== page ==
Durga Krishnan's New England School of Carnatic Music - NESCM
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Carnatic Music

Introduction

The music of India, especially the Carnatic Music that comes from the southern part of India, is tied very closely to Hindu religion. It won’t be an exaggeration, if we say carnatic music and religion are one and the same. According to Vedas, Learning Carnatic Music is a means of reaching God himself. This music originated from the Vedas themselves and originally performed at the religious institutions as a method of praying. Branches of human knowledge can be divided into two as Arts and Sciences. The arts can be further divided into ordinary and fine arts. Music, dance, poetry, painting, sculpture and architecture all fall under fine arts. Fine arts are very important in promoting human culture and progress. What makes Indian Carnatic classical music unique is its two important characteristics: the RAGA and the TALA.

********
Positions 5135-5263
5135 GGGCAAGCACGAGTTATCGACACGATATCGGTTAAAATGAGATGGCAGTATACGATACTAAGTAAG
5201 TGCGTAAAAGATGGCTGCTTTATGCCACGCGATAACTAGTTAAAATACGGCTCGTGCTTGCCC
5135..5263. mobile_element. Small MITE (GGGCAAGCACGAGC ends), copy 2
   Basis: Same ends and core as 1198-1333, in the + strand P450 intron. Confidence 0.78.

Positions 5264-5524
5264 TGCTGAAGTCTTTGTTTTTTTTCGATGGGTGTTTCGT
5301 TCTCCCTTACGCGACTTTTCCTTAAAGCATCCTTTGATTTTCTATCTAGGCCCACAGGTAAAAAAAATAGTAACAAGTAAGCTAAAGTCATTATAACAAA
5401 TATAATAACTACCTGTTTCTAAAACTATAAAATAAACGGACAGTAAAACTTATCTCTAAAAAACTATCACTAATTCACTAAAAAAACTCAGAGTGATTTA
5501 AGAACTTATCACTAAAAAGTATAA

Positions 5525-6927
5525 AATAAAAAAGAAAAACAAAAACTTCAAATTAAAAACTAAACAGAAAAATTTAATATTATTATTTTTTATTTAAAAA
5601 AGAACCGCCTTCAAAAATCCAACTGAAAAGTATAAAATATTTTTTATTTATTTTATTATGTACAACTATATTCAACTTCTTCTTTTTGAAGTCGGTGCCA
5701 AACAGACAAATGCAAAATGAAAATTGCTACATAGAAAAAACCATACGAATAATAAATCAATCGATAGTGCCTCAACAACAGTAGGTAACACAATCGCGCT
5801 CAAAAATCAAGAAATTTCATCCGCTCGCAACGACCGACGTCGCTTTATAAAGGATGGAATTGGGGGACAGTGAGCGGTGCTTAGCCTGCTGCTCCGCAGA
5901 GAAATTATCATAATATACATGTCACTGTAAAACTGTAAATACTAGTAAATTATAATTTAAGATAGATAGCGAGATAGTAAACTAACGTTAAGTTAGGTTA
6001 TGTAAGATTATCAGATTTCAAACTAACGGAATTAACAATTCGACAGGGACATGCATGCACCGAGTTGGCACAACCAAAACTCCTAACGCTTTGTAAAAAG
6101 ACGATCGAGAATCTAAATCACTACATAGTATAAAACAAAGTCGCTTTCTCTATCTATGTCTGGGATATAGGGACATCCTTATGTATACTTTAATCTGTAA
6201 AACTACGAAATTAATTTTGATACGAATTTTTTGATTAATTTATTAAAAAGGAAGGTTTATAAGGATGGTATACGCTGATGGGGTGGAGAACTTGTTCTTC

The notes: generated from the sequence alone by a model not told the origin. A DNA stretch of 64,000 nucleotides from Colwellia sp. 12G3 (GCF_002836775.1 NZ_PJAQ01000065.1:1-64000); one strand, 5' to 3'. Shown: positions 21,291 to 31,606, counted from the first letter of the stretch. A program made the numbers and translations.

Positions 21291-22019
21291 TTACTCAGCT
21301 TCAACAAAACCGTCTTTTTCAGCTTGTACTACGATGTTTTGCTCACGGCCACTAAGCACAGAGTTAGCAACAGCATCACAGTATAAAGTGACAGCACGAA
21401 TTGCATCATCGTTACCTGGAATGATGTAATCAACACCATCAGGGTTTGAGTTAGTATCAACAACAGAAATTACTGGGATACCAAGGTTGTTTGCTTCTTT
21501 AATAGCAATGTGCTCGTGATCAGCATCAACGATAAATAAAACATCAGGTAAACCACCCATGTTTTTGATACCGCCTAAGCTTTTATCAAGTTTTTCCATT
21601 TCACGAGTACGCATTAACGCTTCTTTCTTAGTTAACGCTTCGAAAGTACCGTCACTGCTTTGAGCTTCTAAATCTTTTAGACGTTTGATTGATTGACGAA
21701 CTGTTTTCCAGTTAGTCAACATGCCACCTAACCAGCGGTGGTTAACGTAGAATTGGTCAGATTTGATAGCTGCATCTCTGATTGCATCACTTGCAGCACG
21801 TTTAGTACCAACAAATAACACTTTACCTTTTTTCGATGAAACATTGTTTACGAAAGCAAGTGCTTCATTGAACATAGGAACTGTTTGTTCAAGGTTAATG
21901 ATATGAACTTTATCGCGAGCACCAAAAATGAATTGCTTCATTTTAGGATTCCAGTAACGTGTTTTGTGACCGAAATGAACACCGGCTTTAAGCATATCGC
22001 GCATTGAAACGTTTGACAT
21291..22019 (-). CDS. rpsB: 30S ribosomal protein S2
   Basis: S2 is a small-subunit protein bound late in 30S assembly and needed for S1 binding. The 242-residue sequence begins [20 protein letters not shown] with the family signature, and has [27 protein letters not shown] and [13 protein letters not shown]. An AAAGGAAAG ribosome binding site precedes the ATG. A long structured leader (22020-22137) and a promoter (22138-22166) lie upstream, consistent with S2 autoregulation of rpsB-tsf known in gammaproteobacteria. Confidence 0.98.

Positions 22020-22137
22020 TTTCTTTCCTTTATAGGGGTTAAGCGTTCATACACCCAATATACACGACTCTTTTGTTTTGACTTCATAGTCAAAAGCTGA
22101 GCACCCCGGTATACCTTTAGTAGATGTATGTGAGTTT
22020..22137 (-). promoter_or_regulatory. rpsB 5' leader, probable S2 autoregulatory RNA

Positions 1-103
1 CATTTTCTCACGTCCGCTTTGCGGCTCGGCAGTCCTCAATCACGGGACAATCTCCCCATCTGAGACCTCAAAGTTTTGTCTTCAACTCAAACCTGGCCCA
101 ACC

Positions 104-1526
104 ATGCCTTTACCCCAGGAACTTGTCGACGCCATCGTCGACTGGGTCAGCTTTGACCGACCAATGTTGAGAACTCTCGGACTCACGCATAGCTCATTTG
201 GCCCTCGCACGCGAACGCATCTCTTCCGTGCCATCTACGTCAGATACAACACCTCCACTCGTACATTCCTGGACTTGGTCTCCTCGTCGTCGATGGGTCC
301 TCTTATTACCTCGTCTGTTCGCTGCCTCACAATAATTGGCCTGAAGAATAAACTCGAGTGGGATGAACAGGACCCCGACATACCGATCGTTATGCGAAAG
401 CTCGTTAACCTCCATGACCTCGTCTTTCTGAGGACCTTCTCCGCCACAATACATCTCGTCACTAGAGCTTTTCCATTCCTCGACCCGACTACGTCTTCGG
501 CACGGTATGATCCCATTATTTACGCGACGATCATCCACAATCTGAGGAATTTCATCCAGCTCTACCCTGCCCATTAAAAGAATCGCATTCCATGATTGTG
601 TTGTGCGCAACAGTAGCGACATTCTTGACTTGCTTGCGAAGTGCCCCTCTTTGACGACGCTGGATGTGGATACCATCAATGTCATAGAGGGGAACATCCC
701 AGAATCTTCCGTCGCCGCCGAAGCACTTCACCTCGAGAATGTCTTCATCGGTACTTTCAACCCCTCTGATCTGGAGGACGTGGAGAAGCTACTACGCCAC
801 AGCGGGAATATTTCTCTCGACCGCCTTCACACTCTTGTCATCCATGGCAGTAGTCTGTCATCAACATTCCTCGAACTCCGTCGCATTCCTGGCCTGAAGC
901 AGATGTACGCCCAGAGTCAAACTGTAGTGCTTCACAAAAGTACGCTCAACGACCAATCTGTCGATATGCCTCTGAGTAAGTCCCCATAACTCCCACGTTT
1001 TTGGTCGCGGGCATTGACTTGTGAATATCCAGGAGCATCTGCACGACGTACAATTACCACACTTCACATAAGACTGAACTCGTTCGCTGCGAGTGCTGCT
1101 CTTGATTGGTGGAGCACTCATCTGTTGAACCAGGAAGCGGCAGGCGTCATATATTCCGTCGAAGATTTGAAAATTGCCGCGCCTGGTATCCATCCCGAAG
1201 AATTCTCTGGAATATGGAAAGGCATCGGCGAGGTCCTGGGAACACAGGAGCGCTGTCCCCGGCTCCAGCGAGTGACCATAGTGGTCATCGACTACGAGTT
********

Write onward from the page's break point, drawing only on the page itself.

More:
The Greatness of Music

Music is the language of emotions. It is concerned with sounds that are calculated to bring on pleasant feeling in us. Music has an universal appeal and influences over humans, animals and even plants. The sloka:

“Pasurvethi sisurvethi ganarasam pani”

says, the cow, the infant and even the serpent feel the charm of music. Every sound we make is musical. There is music in the sounds of the wind blowing, the rain dropping and animal crying.

According to Hindu religion, music is the language of gods. Siva, the destroyer plays the ‘damaru’ or drums; Krishna plays the flute; Saraswathi, the goddess of wisdom and knowledge plays veena, celestials like Nandi the bull (Siva’s vehicle) is said to be an expert of the percussion instrument mridangam and Narada plays the tampura.
The Sanskrit sloka from ‘Sankraha Chudamani’ says,

“sangeethamapi sahithyam Saraswathya sthana dhwayam
Ekamapatha madhuram anyatha lochanamrutham”

meaning, "Music and poetry are the two breasts of Saraswathi. Music pleases the moment one hears it, whereas poetry gives pleasure only after one contemplates it or analyzes it."
Another wise man Yajnavalkya says,

“Veena vadhana tathvangna sruti, jathi, visartha
talanjaaprayasena moksha margam niyachathi”

That is, the one who is well versed in veena, one who has the knowledge of srutis (subtle quartertones and microtones) and one who is adept in tala – all of them attain moksham or salvation without effort.

Trinity

Music, Muthuswami and Tsunami article by Dr. K. Ramaprasad

Some quotes and materials are used from Late Prof. P. Sambamoorthy's
South Indian Music.